It’s absurd to deny that Iranians are rejecting their government. On September 16, 2022, a 22-year-old woman named Mahsa Zhina Amini died in police custody. The women and men of Iran spilled into the streets, coming together in a feminist uprising the likes of which Iran has never seen. It is a thrilling moment to watch for a person who spent three formative years forced under hijab. I remember the scratch of the maghnaeh against my neck, the slap of the ruler against my palm when my hijab slipped off, the chador-clad teachers watching us from every corner of the blacktop, the Ayatollah mural looming over our heads as we played jump rope and hopscotch. I can still feel the pimply rash above my forehead from sweating under the taut fabric. And I’ve watched my mother be berated by moral police for letting her hijab slip one inch past her hairline.
But I refuse to misinterpret the moment. Iranian women aren’t looking for hijab reform or concessions on gender laws. They’re leading a revolution. The people of Iran don’t want to live under Sharia or any religious law.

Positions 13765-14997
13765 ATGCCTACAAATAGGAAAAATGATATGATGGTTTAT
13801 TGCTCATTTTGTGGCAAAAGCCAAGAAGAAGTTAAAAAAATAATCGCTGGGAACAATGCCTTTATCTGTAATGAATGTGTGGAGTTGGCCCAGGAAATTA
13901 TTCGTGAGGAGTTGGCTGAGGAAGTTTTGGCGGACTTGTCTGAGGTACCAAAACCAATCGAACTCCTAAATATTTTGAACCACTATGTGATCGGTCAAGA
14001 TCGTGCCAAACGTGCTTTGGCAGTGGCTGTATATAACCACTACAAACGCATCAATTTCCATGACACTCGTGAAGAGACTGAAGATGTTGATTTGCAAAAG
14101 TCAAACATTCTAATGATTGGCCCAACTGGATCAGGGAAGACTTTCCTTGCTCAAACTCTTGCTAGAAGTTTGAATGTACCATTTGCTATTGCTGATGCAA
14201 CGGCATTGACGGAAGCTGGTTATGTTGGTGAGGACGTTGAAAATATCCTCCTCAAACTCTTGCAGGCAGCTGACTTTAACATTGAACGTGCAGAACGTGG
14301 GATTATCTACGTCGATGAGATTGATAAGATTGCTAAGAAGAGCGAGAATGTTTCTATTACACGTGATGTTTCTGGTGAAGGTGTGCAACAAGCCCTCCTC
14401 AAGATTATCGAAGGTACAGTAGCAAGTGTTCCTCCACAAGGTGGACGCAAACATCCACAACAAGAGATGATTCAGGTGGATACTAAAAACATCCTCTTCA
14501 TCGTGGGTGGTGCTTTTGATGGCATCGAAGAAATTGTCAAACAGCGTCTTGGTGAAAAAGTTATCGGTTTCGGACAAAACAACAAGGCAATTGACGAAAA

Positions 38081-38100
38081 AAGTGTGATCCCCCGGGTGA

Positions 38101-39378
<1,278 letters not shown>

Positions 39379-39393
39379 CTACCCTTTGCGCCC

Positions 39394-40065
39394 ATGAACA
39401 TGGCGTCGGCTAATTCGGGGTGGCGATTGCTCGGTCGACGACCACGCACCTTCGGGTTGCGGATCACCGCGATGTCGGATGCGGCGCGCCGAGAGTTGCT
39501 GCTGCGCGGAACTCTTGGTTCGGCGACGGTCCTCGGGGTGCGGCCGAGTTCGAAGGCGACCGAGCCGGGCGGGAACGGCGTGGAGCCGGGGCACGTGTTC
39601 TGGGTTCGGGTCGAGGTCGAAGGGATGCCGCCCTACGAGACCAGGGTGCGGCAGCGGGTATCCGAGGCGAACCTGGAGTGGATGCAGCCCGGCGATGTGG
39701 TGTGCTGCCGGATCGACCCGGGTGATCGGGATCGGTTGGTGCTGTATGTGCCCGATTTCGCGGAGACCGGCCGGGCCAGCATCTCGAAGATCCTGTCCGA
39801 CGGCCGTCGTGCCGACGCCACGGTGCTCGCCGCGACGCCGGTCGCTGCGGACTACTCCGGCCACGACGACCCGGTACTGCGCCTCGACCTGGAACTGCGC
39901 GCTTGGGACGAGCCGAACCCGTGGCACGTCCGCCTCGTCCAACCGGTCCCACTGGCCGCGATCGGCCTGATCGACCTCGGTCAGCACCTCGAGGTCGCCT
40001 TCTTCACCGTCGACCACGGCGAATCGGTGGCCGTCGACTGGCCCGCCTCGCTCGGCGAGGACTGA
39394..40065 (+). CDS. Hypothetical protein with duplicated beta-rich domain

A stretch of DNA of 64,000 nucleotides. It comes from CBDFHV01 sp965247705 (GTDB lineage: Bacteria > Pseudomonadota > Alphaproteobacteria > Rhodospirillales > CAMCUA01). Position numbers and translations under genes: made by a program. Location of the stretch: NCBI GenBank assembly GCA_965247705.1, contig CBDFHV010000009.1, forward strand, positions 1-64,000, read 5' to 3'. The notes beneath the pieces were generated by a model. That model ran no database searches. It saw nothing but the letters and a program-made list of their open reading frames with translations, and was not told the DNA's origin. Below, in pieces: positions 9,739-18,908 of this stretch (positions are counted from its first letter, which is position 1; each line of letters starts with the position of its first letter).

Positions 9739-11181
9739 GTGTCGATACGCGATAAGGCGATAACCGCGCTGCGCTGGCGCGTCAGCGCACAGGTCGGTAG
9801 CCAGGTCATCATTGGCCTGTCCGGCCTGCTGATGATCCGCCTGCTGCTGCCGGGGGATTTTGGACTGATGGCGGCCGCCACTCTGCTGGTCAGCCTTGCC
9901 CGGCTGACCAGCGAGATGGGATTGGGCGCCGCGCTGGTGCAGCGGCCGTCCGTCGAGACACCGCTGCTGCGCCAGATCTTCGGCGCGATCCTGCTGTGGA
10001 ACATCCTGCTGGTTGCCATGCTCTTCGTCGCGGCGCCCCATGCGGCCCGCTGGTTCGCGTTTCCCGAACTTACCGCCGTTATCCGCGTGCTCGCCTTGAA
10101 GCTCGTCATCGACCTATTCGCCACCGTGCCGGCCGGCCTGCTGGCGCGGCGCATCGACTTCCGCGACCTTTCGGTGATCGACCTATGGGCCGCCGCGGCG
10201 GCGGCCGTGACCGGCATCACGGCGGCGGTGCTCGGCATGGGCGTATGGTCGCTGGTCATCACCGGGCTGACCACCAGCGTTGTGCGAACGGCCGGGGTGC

It would be easy to think, watching so many brave Gen-Z and millennial women take to the streets, or looking online at the fiery doctors, lawyers, rappers, and students, that Iran suffers from a generational divide rather than a shift in national thinking. But talking to older people back home, I hear regret from those who marched in the Iranian revolution in 1978. “What did we do to our children?” one asks. I remind him that they didn’t want the Islamic Republic; that was an outcome they couldn’t predict. My father sends me voice memos from Iran. He peeks through his office window at the women in the streets and calls them brave. “We gave them so little,” he says. Then he repeats the advice he has offered me for decades: “Always trust science, Dina joon. Science and poetry. Superstition ruins lives.”